An all-encompassing digital beep woke him. "Cabin crew, landing in five minutes," a muffled voice said incredibly fast. He was surprised he could understand what it said at all.
He looked at his watch: 2.30am. Rather late. Mentally, he corrected himself. No, it's only 12.30am, his watch was fast by exactly 2 hours. Ah, the wonders of the modern age, the world is round, and so it isn't the same time everywhere.
Inwardly, he thanked God for getting him this far. Two days ago, it seemed an utter impossibility that he would be here. A room, worn-in by 4 months of habitation to be packed, a set of muscles atrophied by a month of exams, unfit for physical labor to be used to carry cartons full of books to storage, and a mind ravaged by the stress of studies, to be relaxed by the imminent joy, it seemed an insurmountable task for him to have come this far. It seemed the adrenaline of possibility was made all the more potent by the inherent fear of unfulfilment of expectations harbored for so long.
Slowly, he reached under his seat to find his seat belt, as the Fasten Your Seat Belt sign went up, punctuated by a muffled beep. He looked around him. Everyone seemed tired, yet expectant. He lay back and closed his eyes; this was a cakewalk. He had done it so many times before, it had become a matter of routine.
Yet in all the 4 months between leaving and returning, this moment, as clichéd as it had become by repetition over the years, held special meaning. The feeling of anticipation was a special one, and he knew it. He opened his eyes slowly, and turned his head toward the small porthole in the cabin, his head firmly set on the headrest. He looked out at absolute blackness.
The aircraft banked to the right, and a star of artificial lights filled the view of the small porthole. Silently, he praised God, for
teaching man that which he knew not, that they may illuminate the darkness, make day of that which was night. He marveled at what he thought was humanity's greatest accomplishment and possibly its undoing: technology.
His reverie was broken by the anticipation that swelled up within him, fighting for his attention. Now is not the time to admire or introspect, now is the time to palpitate. With all his might, he tried to hold that thought, the anticipation. The expectance of something greater, the desire for something bigger overwhelmed him as he closed back his eyes and shut out the world around him. If he were given a choice to hold a moment, and to be held in that moment for the longest time, he would choose this one. The uncertainty of expectation and possibility, and the certainty of past record and experience bubbled within him, fighting for supremacy.
After what seemed a long while, the plane jumped up and down as she touched her mother's bosom; land at last! He closed his eyes again, as a man looked at him. "Look hard, dear friend," he thought to himself. "Not everyday do you see a man sleep through a landing as rough as today's." The engines went on reverse thrust, and all sense of hearing was bleached with the bass rumble of the mighty engines that propelled this steel beast that carried him across the sea. Mentally he made a note to remember this awful excuse for a pilot for landing so harshly.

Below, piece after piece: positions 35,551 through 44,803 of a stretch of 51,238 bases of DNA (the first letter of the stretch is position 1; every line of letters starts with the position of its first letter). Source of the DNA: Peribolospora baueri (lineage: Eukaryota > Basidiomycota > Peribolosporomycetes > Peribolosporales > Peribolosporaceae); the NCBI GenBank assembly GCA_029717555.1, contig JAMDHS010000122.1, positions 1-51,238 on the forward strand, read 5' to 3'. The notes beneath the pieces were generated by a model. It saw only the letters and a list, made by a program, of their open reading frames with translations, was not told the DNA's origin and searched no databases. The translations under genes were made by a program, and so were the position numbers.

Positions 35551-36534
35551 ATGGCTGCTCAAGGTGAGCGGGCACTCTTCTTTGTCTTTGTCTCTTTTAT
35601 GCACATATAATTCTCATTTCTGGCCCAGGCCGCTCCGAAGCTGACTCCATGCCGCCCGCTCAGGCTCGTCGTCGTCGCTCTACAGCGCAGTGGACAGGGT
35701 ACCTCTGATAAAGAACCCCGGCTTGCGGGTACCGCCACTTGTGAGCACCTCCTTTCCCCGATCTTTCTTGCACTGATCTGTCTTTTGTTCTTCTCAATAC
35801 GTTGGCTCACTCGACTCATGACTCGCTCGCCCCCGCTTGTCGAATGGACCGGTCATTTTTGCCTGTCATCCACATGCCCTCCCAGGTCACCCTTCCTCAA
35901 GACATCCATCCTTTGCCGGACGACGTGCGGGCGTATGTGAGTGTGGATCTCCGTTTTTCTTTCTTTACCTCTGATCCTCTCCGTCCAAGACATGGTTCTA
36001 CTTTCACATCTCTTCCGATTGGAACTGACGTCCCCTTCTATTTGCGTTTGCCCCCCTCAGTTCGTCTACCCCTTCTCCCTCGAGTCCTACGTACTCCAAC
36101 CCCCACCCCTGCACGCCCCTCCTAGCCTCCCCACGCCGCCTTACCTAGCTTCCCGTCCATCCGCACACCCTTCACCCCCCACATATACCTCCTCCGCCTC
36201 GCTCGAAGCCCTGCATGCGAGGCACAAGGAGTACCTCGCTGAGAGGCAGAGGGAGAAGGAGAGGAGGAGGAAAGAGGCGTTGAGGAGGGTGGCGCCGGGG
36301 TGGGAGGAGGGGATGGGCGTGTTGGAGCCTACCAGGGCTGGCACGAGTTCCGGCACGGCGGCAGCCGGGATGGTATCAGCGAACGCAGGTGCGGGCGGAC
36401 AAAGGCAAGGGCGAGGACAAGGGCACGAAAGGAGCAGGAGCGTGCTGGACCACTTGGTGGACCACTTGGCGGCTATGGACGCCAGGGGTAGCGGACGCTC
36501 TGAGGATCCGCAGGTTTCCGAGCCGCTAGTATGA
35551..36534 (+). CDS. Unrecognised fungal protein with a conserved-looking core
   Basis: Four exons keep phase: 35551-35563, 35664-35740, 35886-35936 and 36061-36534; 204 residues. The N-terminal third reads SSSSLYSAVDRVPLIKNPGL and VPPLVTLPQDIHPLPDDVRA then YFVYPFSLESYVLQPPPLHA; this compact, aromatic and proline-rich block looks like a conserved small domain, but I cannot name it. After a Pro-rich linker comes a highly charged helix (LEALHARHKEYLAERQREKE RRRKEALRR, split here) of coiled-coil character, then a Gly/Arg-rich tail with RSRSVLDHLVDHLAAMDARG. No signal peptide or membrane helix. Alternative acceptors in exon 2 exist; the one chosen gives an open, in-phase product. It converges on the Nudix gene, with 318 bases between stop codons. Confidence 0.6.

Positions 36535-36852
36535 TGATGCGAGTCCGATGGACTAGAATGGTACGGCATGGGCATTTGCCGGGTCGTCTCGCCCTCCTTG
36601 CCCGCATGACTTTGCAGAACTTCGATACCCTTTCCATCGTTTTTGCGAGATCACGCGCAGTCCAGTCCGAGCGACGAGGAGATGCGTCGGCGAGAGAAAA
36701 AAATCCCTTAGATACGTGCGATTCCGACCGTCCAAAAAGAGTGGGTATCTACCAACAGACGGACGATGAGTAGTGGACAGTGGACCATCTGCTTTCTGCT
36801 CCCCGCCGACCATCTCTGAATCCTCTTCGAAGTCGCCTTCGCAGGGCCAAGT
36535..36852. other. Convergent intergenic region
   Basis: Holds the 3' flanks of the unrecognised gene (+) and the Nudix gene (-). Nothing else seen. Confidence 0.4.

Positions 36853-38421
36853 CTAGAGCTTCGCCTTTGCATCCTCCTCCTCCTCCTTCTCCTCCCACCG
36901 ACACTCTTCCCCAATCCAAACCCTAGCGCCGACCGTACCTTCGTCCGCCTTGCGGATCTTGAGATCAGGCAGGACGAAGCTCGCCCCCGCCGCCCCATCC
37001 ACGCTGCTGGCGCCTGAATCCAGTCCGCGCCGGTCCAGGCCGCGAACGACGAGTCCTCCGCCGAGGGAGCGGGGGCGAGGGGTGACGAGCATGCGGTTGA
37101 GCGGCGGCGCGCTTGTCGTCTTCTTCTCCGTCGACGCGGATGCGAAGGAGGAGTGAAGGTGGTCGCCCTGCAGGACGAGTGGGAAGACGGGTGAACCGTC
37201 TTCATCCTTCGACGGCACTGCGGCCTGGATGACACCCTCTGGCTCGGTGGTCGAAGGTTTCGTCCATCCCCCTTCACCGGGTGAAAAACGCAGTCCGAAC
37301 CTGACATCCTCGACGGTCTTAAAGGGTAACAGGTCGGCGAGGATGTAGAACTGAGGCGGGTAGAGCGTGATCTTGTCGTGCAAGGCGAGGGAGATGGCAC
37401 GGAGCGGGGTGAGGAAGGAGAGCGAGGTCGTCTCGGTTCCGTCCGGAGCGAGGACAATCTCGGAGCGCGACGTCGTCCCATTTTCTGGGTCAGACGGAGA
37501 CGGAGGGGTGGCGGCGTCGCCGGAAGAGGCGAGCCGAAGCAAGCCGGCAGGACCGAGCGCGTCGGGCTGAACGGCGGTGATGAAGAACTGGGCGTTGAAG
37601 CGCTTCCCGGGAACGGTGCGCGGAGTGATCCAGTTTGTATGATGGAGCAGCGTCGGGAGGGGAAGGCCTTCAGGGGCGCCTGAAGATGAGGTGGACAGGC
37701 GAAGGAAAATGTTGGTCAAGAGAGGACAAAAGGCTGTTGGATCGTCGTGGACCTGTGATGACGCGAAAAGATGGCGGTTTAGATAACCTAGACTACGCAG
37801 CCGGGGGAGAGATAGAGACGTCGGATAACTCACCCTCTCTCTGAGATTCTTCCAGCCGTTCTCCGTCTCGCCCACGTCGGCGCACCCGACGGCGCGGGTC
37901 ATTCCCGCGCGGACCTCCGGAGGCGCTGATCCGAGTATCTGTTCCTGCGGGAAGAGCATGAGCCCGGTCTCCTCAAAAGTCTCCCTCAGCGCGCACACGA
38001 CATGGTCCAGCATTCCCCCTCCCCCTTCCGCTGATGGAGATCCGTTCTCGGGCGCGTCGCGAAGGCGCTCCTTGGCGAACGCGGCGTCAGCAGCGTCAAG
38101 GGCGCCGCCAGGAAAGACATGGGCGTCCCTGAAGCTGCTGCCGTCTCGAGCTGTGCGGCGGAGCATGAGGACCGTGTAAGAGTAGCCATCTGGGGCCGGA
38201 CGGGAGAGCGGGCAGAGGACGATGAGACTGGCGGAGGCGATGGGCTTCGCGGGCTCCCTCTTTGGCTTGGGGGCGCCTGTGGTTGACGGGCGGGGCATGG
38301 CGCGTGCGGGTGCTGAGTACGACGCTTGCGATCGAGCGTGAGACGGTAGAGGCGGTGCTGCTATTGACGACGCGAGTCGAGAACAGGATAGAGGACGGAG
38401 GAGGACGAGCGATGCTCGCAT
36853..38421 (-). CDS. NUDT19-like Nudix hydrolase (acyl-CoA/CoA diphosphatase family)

A ripple of clicks filled the air as passengers unbuckled their seatbelts, almost in unison. Again, he wondered at the marvels of herd behaviour. Despite his efforts, he could never recall unbuckling his seat belt so noisily or so soon after the engines stopped the unbearable reverse-thrust, yet every time when the plane landed, he heard them. He cleared this thought from his head, inwardly chastising himself on over-analysis of the world.
The airhostess proceeded to recite the instructions pertaining to ticket reconfirmation and the decorum of staying seated until the aircraft came to a complete standstill. First in beautiful Bengali, then in mangled English.
Shortly, he noticed people standing up, retrieving their luggage from the overhead racks. He sat still. From the view outside, the aircraft was still only halfway through taxi. The terminal was a far way off according to his calculations.
A mind-numbing hour went by as he disembarked from the plane, got his passport stamped by manically depressed, disgruntled immigration officers, and retrieved his luggage. Retrieving luggage from this airport was always a charm. Yelps and screams cut through the late night air as corrupt officers told off equally corrupt laborers to go easy on the baggage, and the conveyor belt squeaked its futile squeak, unheard by whatever semblance of maintenance engineers walked the hallowed terminals of this airport.
His heart beat like the drum of a Dragon Boat, rhythmic, intense and unforgiving, as he approached the automatic doors opening up to the humid air of Bangladesh. A whiff of particulates and noxious gases from natural-gas and petrol engines assaulted his olfactory senses as he looked upon a familiar sight: his mother, craning her neck, looking right past him. She was looking for someone plumper, more clean-shaved and with shorter hair. How he loved this part.
His father recognized him, though. Being the engineer he always was, he always anticipated the longer hair and acute weight-loss. Putting the trolley aside, the boy knowingly smiled back at his father, and ambushed his mother with a bearhug before she could properly lay eyes on this sorry excuse for a man she once bore for 9 straight months so many years ago.
She protested, but he refused to let go. He looked up behind his mother where his brother stood, only one of two precious gems for siblings that he had. "Not the whole set tonight," he thought to himself, "but this will have to do…" as he praised God with every drop of his soul. He was home.
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